Noted pastor and author Tony Evans likened the church of today to referees on a football field who have chosen sides.
“It becomes unfortunate when those who are to be the independent on the field decide to join the jersey of the competing teams, because the moment they do that, they have lost their uniqueness, their distinctiveness,” Evans preached before the National African American Fellowship (NAAF) of the Southern Baptist Convention (SBC) during its June 12 worship service at Friendship Baptist Church in Yorba Linda.
“And what you find out is the competing teams use them rather than follow their lead.”
Evans told NAAF that God’s church needs to carry out its created purpose in proclaiming and upholding God’s Word, even amid America’s political and racial turmoil.
“The point is today that the church of Jesus Christ has lost its uniqueness. Rather than saving and representing the team in heaven, they have been mimicking the teams of the culture,” Evans said. “They have decided to be more Democrat than Christian, or more Republican than Christian.
“We are actually a church that’s participating in cancel culture,” Evans said, “because we lead churches and cancel out the Word of God by the doctrine of secularism and deciding only when it’s convenient to be Christian, not taking a stand with Jesus Christ, because we’ve got these legislative bodies.
“That’s why you can have slavery go on and racism go on, and culturalism go on, … and this and that, and this and that, because it is not the final word. There are two answers to every question: God’s answer and everybody else.”
Evans based his sermon on Matthew 16: 13-19, backing it in part with 1 Peter 2:5. He exhorted the church in its calling found in the meaning of the word “ecclesia,” a church that is a legislative body adjudicating God’s Word.
“And He said whatever you bind on earth, shall have been bound in heaven, and whatever you loose on earth, shall have been loosed in heaven,” Evans said. “In other words, if you kick, I’ll back you up. A lot of us are waiting on God, and God is waiting on us. He says, if you bind, if you loose, if you forbid, if you permit, I will back you up, as long as you do kingdom stuff.”
Evans, founder and senior pastor of Oak Cliff Bible Fellowship in Dallas, has authored more than 100 books, including the CSB Tony Evans Study Bible and Commentary, the first such work by an African American.
Worshipers filled Friendship Baptist to capacity in the service attended by NAAF and SBC leaders, including NAAF President Frank Williams, senior pastor of the Bronx Baptist Church and Wake-Eden Community Baptist Church, both in New York; NAAF Executive Director Dennis Mitchell; SBC President Ed Litton, senior pastor of Redemption Church in Saraland, Ala.; SBC Executive Committee Chairman Rolland Slade, senior pastor of Meridian Baptist Church in El Cajon; Executive Committee Interim CEO Willie McLaurin; Ethics & Religious Liberty Commission Acting President Brent Leatherwood, as well as other NAAF officers. Kenneth C. Curry Jr. was host pastor.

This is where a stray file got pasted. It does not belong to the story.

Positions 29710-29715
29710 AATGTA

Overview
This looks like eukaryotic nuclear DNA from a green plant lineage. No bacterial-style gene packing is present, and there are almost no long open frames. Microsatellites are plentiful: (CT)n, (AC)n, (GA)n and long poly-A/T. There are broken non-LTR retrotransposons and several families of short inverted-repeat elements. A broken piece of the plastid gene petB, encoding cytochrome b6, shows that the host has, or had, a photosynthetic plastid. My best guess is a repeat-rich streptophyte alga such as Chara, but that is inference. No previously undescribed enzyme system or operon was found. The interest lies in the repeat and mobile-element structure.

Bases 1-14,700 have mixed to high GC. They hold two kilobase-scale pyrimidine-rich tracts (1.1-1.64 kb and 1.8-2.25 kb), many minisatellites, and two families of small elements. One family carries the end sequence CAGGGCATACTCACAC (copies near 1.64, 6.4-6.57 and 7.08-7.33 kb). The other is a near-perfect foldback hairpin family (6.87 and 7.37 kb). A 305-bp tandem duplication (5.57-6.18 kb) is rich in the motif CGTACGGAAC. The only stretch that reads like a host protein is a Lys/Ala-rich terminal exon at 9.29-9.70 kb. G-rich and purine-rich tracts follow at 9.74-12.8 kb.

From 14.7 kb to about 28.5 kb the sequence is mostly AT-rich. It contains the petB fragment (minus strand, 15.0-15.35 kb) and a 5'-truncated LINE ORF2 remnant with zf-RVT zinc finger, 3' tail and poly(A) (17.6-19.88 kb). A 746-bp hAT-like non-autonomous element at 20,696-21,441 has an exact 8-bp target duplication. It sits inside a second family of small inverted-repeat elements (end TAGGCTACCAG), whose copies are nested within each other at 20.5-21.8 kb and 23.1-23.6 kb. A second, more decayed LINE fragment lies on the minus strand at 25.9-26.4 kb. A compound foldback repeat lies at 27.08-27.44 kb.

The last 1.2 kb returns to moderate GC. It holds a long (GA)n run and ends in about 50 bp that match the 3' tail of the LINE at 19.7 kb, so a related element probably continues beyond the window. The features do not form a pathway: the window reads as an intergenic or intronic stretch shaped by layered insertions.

Litton encouraged NAAF in doing God’s work.
“This is God’s work, and it’s a good work, and it’s hard work,” Litton said, “but it’s God’s work and they can’t stop. God bless you, church.”
Greg Perkins, NAAF Western Region director and senior pastor of The View Church in Menifee, Calif., moderated the event and recognized former NAAF presidents in attendance, including Mark Croston, national director of Black Church Ministries at Lifeway Christian Resources; Ken Weathersby, retired SBC Executive Committee vice president for convention advancement; A.B. Vines, senior pastor of New Seasons Church in Spring Valley; Robert Anderson, senior pastor of Colonial Baptist Church in Randallstown, Md.; and Michael Pigg, team leader of evangelism for the South Carolina Baptist Convention.
Perkins recognized Franklin Avenue Baptist Church in New Orleans, led by senior pastor and former SBC President Fred Luter, as a “pacesetter” in missions giving among African American churches; and honored Browns Memorial Baptist Church in Southaven, Miss., led by senior pastor Bartholomew Orr, as a leading Southern Baptist church in baptisms.
(EDITOR’S NOTE – Diana Chandler is Baptist Press’ senior writer.)